Zool 2 is a not completely terrible Sonic the Hedgehog clone. Specifically, it’s very reminiscent of Sonic & Knuckles, as you have Sing it with me now!two different heroes (Zool and Zooz) who each have different techniques for overcoming the same obstacles. Actually, that’s kind of inaccurate, the two control very similarly, but their weapons affect different distinct blocks throughout the stages, so it’s possible to take different paths. It’s less the difference between Sonic and Knuckles, and more the difference between Sonic and, I don’t know, some lazy, darker color swap of Sonic. Regardless, this is yet another video game that learned the wrong lessons from Sonic, and while it’s always fun to dash around at top speed, it loses something when you have a very limited life bar, and enemies don’t spawn quickly/obviously enough to be avoided. So creep along like an old lady, because you’ll be in the grave if you’ve actually gotta go fast.

But, as you can likely guess this far into the article, that unpleasantness isn’t what caught my eye. What’s more interesting to me is that Zool 2 is covered from head to toe with ads for Chupa Chups lollipops.

Chupa Chups (is that… plural? Should I be… oh, nevermind) is a company that is no stranger to interesting advertising avenues. Supposedly, it was CC’s founder that first recommended that its candies be placed near the cash register, so “little hands” could grab for the treats and badger their parents well into the 21st century. The Chupa Chups logo was designed by Salvador Dalí, and Madonna was a spokeswoman at one time. Chupa Chups!The current advertising for Chupa Chups lollipops is a play on anti-smoking campaigns with the phrase, “Stop smoking, start sucking”. I… want to say that there had to be a better way to phrase that, but it certainly gets your attention.

So it likely seemed like a good idea to sponsor an “up and coming” video game character like Zool. History has forgotten Zool, but at the time, he had not only video games across every platform, but also a pair of YA novels. Zool was poised to be the next great video game mascot, and we’d all be begging for Zool to join Smash Bros in a few years (“What’s Smash Bros?” “A N64 game.” “What’s a N64?”). Chupa Chups hitched its wagon to the franchise, presumably to get in on the ground floor of this star’s ascent, and must have provided a lot of cheddar for Zool 2.

I presume this because the Chupa Chups logo is everywhere in this game. It’s right there as the game first boots, it’s a scrolling background behind all the text, and it’s a large pickup item that should be discovered and claimed in every level. I assume some of the smaller collectibles are Chupa Chup lollipops, but they’re not nearly as prominent as the logo that is freaking everywhere. You will never forget the company that ponied up for this game.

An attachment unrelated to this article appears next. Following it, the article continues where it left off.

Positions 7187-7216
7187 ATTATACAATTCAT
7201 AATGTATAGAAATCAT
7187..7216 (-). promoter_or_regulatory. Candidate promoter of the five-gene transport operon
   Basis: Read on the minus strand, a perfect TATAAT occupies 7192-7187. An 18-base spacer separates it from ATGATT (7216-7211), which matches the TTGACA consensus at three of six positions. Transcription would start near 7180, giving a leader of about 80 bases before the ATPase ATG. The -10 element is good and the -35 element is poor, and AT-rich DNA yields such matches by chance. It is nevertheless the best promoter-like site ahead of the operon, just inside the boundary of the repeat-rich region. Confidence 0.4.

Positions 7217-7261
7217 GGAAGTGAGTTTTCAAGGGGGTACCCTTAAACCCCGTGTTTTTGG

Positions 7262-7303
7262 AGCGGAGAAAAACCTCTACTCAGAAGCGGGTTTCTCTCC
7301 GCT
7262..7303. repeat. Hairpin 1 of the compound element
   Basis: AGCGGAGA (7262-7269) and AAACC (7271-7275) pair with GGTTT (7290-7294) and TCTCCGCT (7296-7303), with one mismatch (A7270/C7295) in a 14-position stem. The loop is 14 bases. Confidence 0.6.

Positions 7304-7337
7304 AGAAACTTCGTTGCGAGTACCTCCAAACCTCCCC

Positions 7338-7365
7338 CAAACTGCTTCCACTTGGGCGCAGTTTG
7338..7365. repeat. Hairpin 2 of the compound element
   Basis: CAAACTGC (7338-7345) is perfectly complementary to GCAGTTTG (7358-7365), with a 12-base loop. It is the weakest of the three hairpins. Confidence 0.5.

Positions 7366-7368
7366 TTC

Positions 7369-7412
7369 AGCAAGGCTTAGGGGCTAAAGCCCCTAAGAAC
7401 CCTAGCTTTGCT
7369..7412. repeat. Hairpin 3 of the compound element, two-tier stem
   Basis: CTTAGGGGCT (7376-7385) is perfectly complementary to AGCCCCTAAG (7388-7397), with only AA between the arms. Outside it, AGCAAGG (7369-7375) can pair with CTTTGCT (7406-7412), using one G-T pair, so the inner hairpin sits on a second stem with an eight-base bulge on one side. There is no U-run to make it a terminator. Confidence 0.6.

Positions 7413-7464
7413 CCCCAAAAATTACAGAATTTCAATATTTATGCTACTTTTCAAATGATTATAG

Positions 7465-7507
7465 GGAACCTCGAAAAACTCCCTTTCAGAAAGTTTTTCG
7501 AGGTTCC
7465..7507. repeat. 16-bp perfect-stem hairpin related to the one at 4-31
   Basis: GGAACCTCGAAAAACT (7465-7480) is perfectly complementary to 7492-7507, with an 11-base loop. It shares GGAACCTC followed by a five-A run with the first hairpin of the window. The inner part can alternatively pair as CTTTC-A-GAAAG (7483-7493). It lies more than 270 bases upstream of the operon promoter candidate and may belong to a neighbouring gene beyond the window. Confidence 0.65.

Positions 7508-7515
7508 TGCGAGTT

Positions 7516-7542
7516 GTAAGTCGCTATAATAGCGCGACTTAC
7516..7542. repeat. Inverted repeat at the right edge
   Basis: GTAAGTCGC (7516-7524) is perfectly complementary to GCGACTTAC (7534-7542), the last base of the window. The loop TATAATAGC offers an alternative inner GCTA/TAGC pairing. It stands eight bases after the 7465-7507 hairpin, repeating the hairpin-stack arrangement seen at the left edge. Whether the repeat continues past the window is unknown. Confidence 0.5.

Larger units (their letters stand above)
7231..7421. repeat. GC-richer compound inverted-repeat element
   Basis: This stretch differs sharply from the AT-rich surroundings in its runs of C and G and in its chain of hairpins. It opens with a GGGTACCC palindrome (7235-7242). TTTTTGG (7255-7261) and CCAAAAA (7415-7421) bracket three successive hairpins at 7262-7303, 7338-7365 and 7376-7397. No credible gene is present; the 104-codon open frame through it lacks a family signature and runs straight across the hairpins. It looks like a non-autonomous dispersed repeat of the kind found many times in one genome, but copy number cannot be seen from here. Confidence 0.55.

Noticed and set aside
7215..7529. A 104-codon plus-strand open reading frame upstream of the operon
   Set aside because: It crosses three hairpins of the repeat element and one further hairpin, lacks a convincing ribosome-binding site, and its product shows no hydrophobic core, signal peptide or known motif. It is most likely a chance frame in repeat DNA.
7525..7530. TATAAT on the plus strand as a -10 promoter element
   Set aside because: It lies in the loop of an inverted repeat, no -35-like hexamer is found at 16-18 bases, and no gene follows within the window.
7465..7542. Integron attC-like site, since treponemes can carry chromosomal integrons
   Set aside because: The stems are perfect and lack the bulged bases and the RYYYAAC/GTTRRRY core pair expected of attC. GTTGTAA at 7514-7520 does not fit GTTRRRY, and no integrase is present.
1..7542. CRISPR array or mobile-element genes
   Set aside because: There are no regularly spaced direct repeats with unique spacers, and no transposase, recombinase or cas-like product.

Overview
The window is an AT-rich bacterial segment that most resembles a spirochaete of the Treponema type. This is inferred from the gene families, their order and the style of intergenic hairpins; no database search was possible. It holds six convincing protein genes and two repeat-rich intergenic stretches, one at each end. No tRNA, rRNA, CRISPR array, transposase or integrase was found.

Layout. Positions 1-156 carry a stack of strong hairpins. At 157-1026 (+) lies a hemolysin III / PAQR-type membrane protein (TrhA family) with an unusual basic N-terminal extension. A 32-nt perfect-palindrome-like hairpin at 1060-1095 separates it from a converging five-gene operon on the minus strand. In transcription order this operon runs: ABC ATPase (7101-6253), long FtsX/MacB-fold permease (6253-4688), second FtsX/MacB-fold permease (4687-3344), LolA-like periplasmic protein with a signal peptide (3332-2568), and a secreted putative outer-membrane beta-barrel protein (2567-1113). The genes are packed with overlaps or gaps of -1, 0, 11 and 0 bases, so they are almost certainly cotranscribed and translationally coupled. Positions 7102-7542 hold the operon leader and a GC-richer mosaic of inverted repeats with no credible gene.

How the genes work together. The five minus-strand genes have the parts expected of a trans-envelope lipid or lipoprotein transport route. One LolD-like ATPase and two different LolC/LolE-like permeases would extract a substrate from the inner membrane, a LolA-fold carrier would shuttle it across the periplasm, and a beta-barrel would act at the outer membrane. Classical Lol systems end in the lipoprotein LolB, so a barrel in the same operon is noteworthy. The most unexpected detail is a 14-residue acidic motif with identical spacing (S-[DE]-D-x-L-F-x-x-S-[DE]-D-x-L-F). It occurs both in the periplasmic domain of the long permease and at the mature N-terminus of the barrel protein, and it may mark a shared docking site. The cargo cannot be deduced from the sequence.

Which is why it’s kind of funny when advertising mixes with video games. I mean, really, any executive can sit down and watch a movie or read a book and confirm that, yes, their sponsorship has gone to something good, and their product is well represented. Video games, however, are wildly subjective because they have to be “played”, and, Go get it!depending on your experience, you, the player, can get a very different impression than what the designers intended. I literally have no idea what the creators were thinking, in, say, Mega Man X7, but I can safely say that just typing the words “Flame Hyenard” causes a PTSD, reflexive twitch in myself that is unlikely to ever go away. Similarly, if I see the “Now Loading” screen from Sonic the Hedgehog 2006 ever again, it will be far, far too soon.

Zool 2 is a forgettable and not wholly enjoyable video game. It’s probably somewhere around Bubsy in the pantheon of “generally regrettable mascot games” of the era. But good job, Chupa Chups, now every time I see one of your lollipops, I’m going to think of this not at all fun experience. Zool 2 left a bad taste in my mouth, and I rather hope your product doesn’t similarly cause the bile to flow.

So, like the one good billboard on the Atlantic City Expressway, keep advertising out of video games. Yes, it might work, and your product might wind up wrapped into a good experience, but it’s a lot more likely that your pride and joy will get sucked into a void of crass commercialism and anti-fun, and it’ll come off as yet another awkward con in a world filled with them.

Because that’s how they get you.

FGC #80 Zool 2

  • System: Atari Jaguar for the review, but also available on the Amiga and DOS. That’s a murderer’s row of forgotten platforms.
  • Number of Players: 2 player alternating. No, you can’t have two ninja save the world at the same time. They don’t play well together.
  • Animals didn't teach me thisGo Ninja Go: Zool (and Zooz) has one acrobatic ability over his platforming brethren: he can perform triangle jumps off flat walls. Couple this with Ryu of Ninja Gaiden, and I’m forced to conclude that Space Bounty Hunter Samus Aran is also a ninja. And Mario, depending on the game.
  • Just play the gig, man: Also forgot to mention: the soundtrack is primarily composed of fart noises, as if everything was slapped together by a sixth grader with a Casio keyboard.
  • Favorite Chupa Chups Lollipop flavor: Cherry. Wait… where are these questions coming from?
  • Did you know? Zool’s female counterpart is named Zooz. Replace the Z’s in that name with B’s. Classy.
  • Would I play again: Even if I was hungering for some white, hot Atari Jaguar action, this wouldn’t be the game I’d play. Hell, if I really wanted to satisfy the Zool 2 itch, I’d hit Bubsy, and you know that’s a bad sign.

What’s next? Random ROB has chosen… Toki: Going Ape Spit for the Sega Genesis. Oh, what lovely punnery. Come on, do the monkey with me! Please look forward to it!